For much of this season, UK has been among the worst three-point shooting teams in college basketball.
Part of that is due to UK ranking near the bottom in three-point attempts, but there’s really been no question this was a weakness since Game 1.
Sure, UK has had some hot-shooting days, but few guys have been able to consistently hit a three from game to game.
That wasn’t a problem last year when UK had Derek Willis. The senior forward hit a three in 12 of UK’s final 14 games last year, which was when the Cats began their big run by winning 14 straight before losing in the Elite Eight. That included multiple threes in six of the Cats’ final eight games.
Having someone that can knock down even one three every game from here on out would be huge for a UK team that has plenty of guys who can do damage in the paint, but that’s hard to do when opponents load up and dare you to shoot from deep.
That’s been a problem for UK for far too many games this season, but it’s getting better as we get closer to the NCAA Tournament.
That’s because Wenyen Gabriel is stepping up to the task, just as his coach asked him to back in December.
“He’s playing for a coach that says if you are open, shoot it every single time,” said Calipari. “Play like Derek Willis.”
Entering Saturday’s SEC Tournament clash with Alabama, Gabriel had hit a three in six-straight games.
In an ironic twist, Gabriel made it seven in a row by hitting — you guessed it — seven-straight three pointers in Saturday’s win over Alabama, which was a career high.
Gabriel tied his career high with 23 points. The 7-of-7 performance set UK school records and SEC Tournament records for most threes made without a miss.
“It felt like throwing a rock in the ocean,” Gabriel said after the game.
Previously, UK had four players make 5-of-5 threes in a game; Ramel Bradley, Keith Bogans, Tayshaun Prince and Jamal Mashburn, and just four players had previously made 5-of-5 threes in an SEC Tournament game.
Gabriel’s 87.5 field-goal percentage is tied for the second-best mark in an SEC Tournament game in school history (minimum six attempts). The last Wildcat to do it was Alex Poythress, who was also 7-of-8 against Alabama in 2016. He’s hit multiple threes in both SEC Tournament games thus far, and UK won both by an average of 18 points.
Oh, and did we mention Gabriel tied his career high for blocks with three today?
One of the underrated aspects of Willis’ game that helped UK win 14 straight and make it to the Elite Eight was his ability to protect the rim. Over his final nine games, Willis averaged 2.0 blocks per game.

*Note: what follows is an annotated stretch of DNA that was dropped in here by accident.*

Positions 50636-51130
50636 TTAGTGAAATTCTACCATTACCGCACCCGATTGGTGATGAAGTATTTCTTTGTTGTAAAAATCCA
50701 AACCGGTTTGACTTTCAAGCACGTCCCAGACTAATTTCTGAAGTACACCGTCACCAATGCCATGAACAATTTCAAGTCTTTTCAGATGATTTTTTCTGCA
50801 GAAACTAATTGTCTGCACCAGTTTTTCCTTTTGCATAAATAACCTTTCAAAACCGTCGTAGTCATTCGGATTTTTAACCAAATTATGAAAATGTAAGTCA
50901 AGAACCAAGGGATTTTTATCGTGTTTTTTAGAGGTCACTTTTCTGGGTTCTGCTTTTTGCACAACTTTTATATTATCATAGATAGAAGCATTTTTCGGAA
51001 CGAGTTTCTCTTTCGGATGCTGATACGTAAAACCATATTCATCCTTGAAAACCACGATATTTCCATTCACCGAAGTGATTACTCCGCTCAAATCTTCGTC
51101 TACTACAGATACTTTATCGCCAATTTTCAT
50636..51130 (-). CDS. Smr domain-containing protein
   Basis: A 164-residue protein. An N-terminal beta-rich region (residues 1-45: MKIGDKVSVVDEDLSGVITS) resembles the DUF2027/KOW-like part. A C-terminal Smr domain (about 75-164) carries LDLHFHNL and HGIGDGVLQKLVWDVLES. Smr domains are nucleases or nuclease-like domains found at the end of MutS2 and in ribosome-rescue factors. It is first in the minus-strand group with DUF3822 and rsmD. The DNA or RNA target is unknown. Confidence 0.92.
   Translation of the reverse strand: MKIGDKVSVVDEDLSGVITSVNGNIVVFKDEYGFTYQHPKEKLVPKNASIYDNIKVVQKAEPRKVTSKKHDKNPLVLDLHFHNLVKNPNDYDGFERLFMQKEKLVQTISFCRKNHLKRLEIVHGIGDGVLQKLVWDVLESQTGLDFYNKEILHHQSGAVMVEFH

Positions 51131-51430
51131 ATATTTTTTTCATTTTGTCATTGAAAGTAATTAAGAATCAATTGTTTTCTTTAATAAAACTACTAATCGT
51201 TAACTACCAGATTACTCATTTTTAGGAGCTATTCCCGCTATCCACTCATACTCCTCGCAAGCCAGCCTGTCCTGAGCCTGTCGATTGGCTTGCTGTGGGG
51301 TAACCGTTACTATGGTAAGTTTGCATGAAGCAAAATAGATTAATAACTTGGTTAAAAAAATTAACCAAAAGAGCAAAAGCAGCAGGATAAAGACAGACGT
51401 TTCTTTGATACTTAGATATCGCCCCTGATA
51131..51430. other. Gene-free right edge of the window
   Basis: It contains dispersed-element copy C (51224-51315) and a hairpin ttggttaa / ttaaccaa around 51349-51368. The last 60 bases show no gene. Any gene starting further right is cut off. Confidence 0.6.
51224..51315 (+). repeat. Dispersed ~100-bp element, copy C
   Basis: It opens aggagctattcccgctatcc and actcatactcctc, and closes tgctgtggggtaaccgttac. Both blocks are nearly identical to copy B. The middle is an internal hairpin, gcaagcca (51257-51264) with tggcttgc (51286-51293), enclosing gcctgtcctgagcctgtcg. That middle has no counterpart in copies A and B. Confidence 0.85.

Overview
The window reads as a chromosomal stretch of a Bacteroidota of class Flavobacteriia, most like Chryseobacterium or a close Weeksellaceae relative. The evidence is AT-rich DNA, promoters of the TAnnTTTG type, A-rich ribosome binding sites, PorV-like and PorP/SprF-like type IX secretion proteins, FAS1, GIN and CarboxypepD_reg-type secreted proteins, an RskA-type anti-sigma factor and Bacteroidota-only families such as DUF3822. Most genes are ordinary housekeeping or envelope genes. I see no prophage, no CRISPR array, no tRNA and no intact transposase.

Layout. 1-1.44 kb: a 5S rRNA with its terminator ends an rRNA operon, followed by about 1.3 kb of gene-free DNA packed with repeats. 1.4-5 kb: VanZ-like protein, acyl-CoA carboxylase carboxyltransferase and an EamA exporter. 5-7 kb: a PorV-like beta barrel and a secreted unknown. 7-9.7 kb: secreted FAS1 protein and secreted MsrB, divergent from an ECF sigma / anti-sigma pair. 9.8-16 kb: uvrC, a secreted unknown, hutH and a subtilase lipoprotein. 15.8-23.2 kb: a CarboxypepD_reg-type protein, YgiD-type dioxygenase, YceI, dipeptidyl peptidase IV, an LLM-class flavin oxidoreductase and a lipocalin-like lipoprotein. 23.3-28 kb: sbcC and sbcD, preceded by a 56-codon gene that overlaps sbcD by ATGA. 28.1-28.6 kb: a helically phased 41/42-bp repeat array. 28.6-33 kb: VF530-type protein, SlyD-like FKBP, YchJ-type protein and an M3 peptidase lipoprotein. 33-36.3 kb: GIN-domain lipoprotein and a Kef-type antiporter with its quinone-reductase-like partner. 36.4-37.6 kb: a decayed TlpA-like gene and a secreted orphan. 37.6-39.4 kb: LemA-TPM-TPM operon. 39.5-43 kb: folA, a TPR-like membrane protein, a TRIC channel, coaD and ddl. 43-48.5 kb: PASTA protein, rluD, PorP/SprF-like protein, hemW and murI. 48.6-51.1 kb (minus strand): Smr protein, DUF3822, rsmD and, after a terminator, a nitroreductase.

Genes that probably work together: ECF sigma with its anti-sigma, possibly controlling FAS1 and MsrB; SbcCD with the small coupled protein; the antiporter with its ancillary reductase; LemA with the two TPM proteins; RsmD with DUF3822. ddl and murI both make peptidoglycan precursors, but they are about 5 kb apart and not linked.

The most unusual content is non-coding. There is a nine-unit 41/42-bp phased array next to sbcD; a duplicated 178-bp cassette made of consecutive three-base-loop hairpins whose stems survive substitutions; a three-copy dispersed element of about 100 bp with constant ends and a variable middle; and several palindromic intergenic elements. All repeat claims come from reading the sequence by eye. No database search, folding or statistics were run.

Gabriel isn’t quite there yet, but he is averaging a block per game over his last 13 contests.
But there’s no question the offense is where Gabriel has taken himself, and his team, to another level.
So, what exactly led to this masterful performance?
Simple. Gabriel knew his team needed him to step up when Jarred Vanderbilt went out with his latest injury.
“I think I was in the zone after probably my third three. Preparation today, Vanderbilt’s been off a little bit,” said Gabriel. “Coach has been telling me everybody needs to give more here and there. I came in with more of a level of focus. I just let it fly. Teammates trusted in me, and shots fell today.”
And how exactly did Alabama let a guy hit seven-straight three-pointers, several of which were uncontested?
Because he was playing the 5, and that makes him much harder to guard on the perimeter while also spacing the floor.
“Well, what’s happened is with Wenyen playing as one of five guys, we now have four or five three-point shooters,” said Calipari. “So he can just space the court, and the guy guarding him is usually a bigger guy, and he’s not going to go out there, and that’s what happened today. He was basically at the five. He’s not a five, obviously. But that’s what we put him at because of his length.”
If Gabriel can start hitting a few threes while blocking a shot or two each game, it can make a world of difference for a team that’s felt close, but not quite ready to make a run in March.